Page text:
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I have some experience with multithread programming under Linux (C/C++ & POSIX threads), however most obvious cases are sometimes very complicated.

I have several static constant variables (global and function local) in my code, can I access them simultaneously from multiple threads without using mutexes? Because I don't modify them it should be ok, but it's always better to ask.

I have to do heavy speed optimization, so even as fast operations as mutex lock/unlock are quite expensive for me, especially because my application is going to access these variables form long loops.

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1  
Looks like a dupe of my earlier question stackoverflow.com/questions/2762803/…, the answer to which was that it's perfectly safe to access static data without locking. –  Edmund May 17 '10 at 9:53

3 Answers 3

If you're only reading and not modifying you shouldn't need any locks

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If you initialize them on just one thread and then never modify them, it should be ok to read them concurrently from multiple threads without mutexes etc.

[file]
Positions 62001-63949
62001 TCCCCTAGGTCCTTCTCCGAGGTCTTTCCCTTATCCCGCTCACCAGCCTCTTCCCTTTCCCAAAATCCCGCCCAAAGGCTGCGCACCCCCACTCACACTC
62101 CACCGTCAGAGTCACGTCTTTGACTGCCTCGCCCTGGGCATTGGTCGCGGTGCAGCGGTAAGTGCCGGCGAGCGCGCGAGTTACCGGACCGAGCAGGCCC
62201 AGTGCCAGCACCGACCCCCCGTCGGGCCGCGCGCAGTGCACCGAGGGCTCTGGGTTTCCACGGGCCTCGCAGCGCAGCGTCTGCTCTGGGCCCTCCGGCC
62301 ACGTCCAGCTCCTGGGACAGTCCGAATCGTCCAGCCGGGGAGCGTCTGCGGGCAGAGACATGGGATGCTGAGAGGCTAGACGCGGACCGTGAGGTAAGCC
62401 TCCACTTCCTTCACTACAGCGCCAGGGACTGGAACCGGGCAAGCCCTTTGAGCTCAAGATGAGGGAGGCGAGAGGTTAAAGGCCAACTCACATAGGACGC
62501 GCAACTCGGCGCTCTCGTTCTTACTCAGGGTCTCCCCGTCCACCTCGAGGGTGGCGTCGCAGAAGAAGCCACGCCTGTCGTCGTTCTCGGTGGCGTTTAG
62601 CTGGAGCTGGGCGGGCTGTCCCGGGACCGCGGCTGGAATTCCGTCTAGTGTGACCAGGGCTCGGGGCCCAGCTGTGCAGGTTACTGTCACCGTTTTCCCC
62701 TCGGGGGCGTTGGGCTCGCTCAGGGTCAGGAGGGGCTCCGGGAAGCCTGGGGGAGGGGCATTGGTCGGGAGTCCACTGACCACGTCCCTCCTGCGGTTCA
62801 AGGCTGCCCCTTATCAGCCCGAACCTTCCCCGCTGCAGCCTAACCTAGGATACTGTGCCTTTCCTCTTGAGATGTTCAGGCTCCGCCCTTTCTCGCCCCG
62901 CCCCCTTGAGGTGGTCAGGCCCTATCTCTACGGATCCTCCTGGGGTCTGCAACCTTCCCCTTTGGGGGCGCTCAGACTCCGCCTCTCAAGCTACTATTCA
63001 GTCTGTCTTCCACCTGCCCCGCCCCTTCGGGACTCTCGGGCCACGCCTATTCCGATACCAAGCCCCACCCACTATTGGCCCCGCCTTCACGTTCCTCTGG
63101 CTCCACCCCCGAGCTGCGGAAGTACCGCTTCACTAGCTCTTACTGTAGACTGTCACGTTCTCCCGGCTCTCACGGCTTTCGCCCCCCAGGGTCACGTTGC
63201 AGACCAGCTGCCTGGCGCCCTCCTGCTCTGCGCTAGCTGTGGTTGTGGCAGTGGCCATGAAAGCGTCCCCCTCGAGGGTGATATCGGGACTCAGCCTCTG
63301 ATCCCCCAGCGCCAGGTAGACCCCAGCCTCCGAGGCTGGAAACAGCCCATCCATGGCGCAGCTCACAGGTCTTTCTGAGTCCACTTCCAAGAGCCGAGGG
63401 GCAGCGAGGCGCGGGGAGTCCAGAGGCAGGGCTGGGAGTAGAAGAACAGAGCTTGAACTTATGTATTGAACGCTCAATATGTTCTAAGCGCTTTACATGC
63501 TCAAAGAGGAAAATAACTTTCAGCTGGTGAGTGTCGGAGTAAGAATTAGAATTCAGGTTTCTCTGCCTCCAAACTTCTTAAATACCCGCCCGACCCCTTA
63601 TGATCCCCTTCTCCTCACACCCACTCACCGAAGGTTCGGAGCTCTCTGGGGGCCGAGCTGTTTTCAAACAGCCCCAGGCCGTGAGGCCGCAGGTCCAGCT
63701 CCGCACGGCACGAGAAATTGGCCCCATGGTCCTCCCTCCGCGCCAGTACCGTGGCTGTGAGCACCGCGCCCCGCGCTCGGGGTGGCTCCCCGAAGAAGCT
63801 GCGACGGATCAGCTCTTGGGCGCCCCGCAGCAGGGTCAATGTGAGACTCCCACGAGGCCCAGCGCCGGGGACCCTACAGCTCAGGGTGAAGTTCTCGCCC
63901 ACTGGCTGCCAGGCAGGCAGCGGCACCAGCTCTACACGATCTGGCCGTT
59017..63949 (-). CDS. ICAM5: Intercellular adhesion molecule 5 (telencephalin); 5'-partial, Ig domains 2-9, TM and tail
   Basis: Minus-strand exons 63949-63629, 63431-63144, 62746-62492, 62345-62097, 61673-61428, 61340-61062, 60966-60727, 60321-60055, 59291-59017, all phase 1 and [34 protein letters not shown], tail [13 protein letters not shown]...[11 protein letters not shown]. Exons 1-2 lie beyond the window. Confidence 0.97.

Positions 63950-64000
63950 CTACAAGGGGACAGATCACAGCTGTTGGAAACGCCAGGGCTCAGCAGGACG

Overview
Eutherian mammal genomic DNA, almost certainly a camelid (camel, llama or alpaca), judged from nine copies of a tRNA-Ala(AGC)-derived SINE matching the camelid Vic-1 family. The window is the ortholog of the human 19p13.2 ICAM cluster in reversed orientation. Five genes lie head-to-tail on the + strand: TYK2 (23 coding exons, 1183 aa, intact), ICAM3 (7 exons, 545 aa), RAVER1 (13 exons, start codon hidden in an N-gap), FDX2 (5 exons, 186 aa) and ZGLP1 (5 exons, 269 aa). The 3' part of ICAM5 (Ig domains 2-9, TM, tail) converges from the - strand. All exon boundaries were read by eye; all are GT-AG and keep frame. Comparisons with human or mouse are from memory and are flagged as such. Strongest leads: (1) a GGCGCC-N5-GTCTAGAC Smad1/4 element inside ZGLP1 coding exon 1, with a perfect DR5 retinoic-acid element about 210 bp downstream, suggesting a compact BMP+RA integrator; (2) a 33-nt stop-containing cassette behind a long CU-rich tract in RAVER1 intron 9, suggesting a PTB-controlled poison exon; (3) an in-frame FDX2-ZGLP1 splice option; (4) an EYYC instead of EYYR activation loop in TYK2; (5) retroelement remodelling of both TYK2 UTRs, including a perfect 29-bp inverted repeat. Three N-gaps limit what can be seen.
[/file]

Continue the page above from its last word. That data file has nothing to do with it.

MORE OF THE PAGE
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+1, In case it is not obvious enough from the answer: the first call to a function with a constant static variable is not thread safe. –  David Rodríguez - dribeas May 17 '10 at 10:22
    
@David: In fact, most compilers use double-check locking and synchronize initialization of function-scope static variables. For example, it is totally safe with gcc. –  user405725 Sep 7 '11 at 13:04

I don't know about other architectures, but intel guarantees that all reads are atomic, however, if you do feel like adding some, use something like value = atomic_add(&variable,0);, this will force all writes then add 0 to the value then return the old value, which doesn't get changed

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Good to know, that all read's are atomic, can you give me source of this information? –  Goofy May 17 '10 at 10:42

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